The World Health Organization and the world’s six biggest medical journal publishers have announced a new initiative which will enable close to one hundred developing countries gain access to vital scientific information that they otherwise could not afford. The arrangement would allow almost one thousand of the world’s leading medical and scientific journals to become available through the Internet to selected medical schools and research institutions in developing countries based on tiered pricing.
Until now, biomedical journal subscriptions, both electronic and print, have been priced uniformly for medical schools, research centres and similar institutions irrespective of geographical location. Annual subscription prices cost on average several hundred dollars per title and many key titles cost more than $1500 per year. This has made it all but impossible for the large majority of health and research institutions in the poorest countries to access critical scientific information.
Scheduled to start in January 2002, the initiative is expected to last for at least 3 years while being monitored for progress. It will benefit bona fide academic and research institutions, which depend on timely access to biomedical journals. Between now and the end of this year, these institutions will be identified individually and the process put in lace. It is hoped that all parties, both the publishers and the participating institutions alike, will learn from this experience. Decisions about how to proceed will grow from the precedents the initiative sets and the working relationships developed among the partners.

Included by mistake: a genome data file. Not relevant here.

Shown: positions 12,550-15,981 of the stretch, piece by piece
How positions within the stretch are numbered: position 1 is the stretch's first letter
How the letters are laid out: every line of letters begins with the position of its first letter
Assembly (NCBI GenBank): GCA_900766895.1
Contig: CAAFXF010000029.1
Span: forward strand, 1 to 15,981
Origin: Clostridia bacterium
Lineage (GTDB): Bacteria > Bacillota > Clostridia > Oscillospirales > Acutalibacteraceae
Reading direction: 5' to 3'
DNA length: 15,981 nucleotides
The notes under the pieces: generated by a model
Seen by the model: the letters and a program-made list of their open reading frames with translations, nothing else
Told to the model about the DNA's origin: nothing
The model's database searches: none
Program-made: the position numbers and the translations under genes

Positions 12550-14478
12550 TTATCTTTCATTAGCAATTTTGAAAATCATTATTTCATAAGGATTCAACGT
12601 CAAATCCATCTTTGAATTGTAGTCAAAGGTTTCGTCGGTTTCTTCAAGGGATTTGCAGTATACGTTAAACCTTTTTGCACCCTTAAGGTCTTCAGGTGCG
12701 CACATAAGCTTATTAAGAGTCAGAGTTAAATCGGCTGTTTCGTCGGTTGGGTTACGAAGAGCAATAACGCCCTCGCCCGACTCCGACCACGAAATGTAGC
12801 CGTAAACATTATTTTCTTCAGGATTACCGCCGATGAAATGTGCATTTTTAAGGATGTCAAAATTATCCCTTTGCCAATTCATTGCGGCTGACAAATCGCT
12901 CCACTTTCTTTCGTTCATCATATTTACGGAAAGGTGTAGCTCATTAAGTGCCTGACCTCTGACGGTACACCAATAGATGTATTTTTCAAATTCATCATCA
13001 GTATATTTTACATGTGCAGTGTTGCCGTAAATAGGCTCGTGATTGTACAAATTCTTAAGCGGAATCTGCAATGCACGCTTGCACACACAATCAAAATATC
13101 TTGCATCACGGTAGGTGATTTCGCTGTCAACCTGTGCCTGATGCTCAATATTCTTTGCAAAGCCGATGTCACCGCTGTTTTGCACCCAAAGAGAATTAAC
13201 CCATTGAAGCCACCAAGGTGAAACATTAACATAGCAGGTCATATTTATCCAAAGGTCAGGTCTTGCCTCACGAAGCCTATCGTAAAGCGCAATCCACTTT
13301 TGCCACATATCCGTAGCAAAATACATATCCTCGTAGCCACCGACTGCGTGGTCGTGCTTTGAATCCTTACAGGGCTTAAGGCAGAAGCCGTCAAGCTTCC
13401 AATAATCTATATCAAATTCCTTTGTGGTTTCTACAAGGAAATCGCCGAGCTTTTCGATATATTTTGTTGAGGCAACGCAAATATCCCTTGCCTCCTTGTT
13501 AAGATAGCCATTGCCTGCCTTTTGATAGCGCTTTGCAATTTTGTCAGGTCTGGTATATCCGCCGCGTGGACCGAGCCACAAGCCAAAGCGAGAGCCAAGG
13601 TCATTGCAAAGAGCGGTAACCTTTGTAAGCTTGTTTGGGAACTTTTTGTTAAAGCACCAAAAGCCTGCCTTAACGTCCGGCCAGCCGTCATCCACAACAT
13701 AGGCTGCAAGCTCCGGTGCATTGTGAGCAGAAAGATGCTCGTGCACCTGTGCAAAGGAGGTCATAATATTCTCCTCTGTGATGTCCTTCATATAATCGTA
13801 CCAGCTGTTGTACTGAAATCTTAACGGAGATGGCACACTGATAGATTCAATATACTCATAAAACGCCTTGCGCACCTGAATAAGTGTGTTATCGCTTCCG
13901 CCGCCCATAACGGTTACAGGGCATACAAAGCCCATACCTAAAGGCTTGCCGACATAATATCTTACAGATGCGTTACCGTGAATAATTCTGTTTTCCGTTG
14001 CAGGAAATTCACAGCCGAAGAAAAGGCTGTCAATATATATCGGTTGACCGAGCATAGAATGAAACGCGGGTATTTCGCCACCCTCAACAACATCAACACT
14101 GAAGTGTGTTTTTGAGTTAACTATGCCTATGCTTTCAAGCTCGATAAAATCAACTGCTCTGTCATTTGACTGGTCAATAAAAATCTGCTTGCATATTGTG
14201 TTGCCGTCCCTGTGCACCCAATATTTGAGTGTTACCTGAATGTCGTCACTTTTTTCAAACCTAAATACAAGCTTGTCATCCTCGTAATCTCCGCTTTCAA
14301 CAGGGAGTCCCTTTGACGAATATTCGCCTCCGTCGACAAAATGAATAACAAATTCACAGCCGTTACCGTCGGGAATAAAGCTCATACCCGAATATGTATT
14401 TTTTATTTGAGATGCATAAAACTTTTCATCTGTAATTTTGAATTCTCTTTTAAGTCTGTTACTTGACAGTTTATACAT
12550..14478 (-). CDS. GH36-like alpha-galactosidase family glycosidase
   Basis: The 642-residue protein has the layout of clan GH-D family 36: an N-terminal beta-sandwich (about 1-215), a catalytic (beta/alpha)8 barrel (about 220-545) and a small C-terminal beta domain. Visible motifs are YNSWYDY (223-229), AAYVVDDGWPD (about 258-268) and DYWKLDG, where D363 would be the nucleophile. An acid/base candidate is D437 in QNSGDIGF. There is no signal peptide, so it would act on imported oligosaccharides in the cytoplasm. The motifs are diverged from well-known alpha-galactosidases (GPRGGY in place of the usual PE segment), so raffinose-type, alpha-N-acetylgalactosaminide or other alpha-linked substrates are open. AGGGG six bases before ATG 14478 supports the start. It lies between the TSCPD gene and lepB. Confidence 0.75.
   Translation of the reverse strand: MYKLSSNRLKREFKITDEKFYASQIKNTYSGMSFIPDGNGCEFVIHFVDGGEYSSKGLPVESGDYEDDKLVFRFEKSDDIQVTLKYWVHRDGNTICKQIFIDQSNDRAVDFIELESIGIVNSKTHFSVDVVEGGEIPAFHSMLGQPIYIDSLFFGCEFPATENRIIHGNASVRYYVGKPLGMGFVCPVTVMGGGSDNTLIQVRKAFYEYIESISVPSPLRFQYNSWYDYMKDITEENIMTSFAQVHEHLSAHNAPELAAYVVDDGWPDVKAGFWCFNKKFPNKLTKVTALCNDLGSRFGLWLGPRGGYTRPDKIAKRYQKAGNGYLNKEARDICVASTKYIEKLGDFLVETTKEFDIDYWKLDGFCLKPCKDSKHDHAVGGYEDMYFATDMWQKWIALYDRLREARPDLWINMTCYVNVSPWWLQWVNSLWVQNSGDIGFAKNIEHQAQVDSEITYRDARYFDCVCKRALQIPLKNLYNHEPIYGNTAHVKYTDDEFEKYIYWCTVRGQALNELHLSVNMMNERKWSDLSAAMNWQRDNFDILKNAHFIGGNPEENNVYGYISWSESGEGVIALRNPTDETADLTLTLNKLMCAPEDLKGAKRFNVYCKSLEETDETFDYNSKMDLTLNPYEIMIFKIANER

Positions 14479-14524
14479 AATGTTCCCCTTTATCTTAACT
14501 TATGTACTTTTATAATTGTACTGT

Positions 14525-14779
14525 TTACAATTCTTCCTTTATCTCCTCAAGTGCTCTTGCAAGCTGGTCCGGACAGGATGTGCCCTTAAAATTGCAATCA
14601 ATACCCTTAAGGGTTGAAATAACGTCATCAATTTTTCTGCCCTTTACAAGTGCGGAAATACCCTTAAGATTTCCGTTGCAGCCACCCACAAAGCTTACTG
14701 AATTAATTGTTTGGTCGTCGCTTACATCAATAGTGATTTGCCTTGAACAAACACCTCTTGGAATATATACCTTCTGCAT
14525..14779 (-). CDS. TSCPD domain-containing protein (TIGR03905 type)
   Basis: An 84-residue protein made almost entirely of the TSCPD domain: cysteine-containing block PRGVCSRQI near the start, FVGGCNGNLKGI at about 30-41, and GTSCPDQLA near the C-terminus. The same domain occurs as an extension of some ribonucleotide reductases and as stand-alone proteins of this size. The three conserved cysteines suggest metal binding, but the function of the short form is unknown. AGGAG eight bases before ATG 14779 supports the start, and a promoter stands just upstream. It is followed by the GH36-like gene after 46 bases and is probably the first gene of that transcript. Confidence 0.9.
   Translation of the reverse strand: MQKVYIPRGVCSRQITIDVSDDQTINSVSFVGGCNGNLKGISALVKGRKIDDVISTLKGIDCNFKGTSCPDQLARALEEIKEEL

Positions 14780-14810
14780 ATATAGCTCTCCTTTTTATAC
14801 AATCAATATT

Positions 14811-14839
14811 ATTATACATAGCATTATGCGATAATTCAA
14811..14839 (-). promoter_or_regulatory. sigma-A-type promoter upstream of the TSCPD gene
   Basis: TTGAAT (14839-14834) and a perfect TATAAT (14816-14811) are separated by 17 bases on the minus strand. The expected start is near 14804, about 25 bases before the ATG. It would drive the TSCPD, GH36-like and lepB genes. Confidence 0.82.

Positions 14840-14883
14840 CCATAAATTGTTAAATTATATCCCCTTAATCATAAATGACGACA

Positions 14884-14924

The initiative is an important step in the establishment of the Health InterNetwork, a project introduced by the United Nations Secretary-General at the UN Millennium Summit last year. Led by WHO, the Health InterNetwork aims to strengthen public health services by providing public health workers, researchers and policy makers access to high-quality, relevant and timely health information through an Internet portal. It further aims to improve communication and networking. As key components, the project will provide training as well as information and communication technology applications for public health.
Working with the British Medical Journal and the Open Society Institute of the Soros Foundation network, WHO approached the six biggest medical journal publishers, Blackwell, Elsevier Science, the Harcourt Worldwide STM Group, Wolters Kluwer International Health & Science, Springer Verlag and John Wiley, with the aim of bringing them together with the countries concerned to seek a more affordable pricing structure for online access to their international biomedical journals.